It is puzzling that in spite of the various challenges facing ordinary Malaysians such as inflation, unemployment, floods, heat, indiscriminate logging, and the widening gap between the rich and the poor, politicians try to pick and choose their favorite topics of debate, assuming that ordinary Malaysians will be receptive to such political manoeuvring.
Sadly, the nation is caught up with elitism where elites decide the nation’s discourse and expect Malaysians to be receptive to their tone.
News reports that PKR president Anwar Ibrahim has accepted former prime minister Najib Razak’s challenge for a debate on financially troubled Sapura Energy Bhd reveals the shadow of elitist politics in the country.
While debates are part and parcel of a democratic system, we have to assess how a particular debate resonates with the overall political, social and economic system, whose underlying ideology shapes the minds of the elites.
Unless the underlying socioeconomic ideology is challenged through the standard of the common good, we will not go far in bringing about substantive reforms. There will only be piecemeal change that tends to protect vested interests.
The focus on certain failures of corporate entities could miss the forest for the trees if the economic ideology that underpins it is not exposed for the systemic role it plays in forging a close relationship between political and business interests.
In terms of socioeconomic vision, there is no fundamental difference between Pakatan Harapan and Barisan Nasional. Both parties thrive on the ideology of neoliberal economics. This is the main reason that we do not find major differences between them on environmental and labour issues.
For example, raising the minimum wage alone without nurturing an ecosystem of human capital development that respects the human right to bargaining, freedom of association, and protection of workers from violence and harassment at the workplace would not lead to substantial change in the lives of workers.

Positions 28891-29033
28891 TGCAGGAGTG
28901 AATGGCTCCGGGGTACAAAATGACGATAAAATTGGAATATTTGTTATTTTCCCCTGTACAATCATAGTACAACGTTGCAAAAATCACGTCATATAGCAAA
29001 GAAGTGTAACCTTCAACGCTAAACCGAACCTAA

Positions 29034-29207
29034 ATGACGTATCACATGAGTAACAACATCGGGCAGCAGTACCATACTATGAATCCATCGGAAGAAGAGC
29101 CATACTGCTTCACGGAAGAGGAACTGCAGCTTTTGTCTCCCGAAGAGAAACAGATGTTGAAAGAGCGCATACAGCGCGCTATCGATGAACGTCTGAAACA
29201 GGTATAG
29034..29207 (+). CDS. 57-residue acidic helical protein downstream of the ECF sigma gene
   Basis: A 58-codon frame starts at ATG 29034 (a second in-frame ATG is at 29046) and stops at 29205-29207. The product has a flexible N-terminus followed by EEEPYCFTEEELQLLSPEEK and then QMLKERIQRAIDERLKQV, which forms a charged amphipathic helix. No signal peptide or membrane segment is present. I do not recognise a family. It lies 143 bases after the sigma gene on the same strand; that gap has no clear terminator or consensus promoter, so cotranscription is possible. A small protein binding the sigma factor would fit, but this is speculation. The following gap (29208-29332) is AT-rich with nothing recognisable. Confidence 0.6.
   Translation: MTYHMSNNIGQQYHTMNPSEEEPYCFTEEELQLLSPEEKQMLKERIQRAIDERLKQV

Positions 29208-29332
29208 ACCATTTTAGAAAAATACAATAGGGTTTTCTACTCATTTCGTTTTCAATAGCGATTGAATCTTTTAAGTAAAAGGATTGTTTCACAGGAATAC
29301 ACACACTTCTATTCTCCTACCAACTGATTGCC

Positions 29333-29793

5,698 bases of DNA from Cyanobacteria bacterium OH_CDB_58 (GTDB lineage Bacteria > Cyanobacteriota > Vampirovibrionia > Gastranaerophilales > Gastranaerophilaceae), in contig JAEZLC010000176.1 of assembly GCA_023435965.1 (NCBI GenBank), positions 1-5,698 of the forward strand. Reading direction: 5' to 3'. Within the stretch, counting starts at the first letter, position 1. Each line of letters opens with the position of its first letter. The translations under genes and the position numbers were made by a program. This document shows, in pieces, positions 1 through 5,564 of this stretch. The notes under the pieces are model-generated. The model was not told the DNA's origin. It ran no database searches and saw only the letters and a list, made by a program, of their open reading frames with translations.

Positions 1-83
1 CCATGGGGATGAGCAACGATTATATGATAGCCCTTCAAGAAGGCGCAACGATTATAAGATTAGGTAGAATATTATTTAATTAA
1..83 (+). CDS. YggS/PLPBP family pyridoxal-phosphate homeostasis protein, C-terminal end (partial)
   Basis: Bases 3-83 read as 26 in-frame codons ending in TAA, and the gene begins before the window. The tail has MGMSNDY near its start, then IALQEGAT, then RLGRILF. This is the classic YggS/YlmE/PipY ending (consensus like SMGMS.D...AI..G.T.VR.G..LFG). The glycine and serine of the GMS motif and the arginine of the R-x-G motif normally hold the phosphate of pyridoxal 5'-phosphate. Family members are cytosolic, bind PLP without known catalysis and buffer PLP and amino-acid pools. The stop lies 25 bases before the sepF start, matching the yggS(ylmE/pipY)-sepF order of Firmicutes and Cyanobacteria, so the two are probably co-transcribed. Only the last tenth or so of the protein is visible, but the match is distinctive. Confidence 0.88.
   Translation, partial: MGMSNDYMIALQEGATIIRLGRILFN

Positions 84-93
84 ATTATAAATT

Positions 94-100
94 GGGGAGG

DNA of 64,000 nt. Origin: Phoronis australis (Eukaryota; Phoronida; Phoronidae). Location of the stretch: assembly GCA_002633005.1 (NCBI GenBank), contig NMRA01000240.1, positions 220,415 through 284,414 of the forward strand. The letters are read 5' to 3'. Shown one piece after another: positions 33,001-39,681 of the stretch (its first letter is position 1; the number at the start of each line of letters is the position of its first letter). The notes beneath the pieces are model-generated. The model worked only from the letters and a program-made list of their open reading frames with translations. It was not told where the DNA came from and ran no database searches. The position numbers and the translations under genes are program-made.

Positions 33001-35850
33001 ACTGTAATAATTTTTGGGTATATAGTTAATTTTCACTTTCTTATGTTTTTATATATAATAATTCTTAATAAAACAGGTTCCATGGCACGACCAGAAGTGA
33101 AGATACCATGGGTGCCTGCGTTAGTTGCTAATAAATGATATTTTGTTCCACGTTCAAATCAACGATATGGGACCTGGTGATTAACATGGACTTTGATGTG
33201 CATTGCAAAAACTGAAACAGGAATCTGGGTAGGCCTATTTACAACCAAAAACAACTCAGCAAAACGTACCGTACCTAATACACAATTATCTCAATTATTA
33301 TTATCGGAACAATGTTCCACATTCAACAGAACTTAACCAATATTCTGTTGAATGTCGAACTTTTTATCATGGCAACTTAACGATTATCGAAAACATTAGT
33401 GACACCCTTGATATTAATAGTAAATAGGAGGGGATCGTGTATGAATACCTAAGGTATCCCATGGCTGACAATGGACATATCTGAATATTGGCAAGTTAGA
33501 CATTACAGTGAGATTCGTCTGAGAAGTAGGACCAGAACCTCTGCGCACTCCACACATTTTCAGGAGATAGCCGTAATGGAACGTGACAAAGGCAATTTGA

BN, Perikatan Nasional and PH have no clear vision on how to green up the country from a holistic dimension.
Discerning Malaysians today are looking for debates to showcase the distinct vision of the various competing parties on socioeconomic and ethnic relations, which are critical for a nation aspiring to achieve ‘developed’ status.
So, hopefully, there will be more debates on substantive issues that will have an impact on Malaysians instead of so much focus on a mere corporate entity.
We need to stop wasting time on elitist debates. We need debates on the distinctive visions of the various political coalitions so that Malaysians will be well informed before they cast their votes in the next general election. – Malaysia Now
- Tegakkan maruah serta kualiti kehidupan rakyat
- Galakkan pembangunan saksama, lestari serta tangani krisis alam sekitar
- Raikan kerencaman dan keterangkuman
- Selamatkan demokrasi dan angkatkan keluhuran undang-undang
- Lawan rasuah dan kronisme
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But is it not true that the issue of critical importance is the likely bailout of Sapura to the tune of millions of ringgit? And does government bailout not eventually hit the pocket of ordinary Malaysians? Is government bailout not a critical part of the economic structure the country is saddled with? How then is the debate elitist?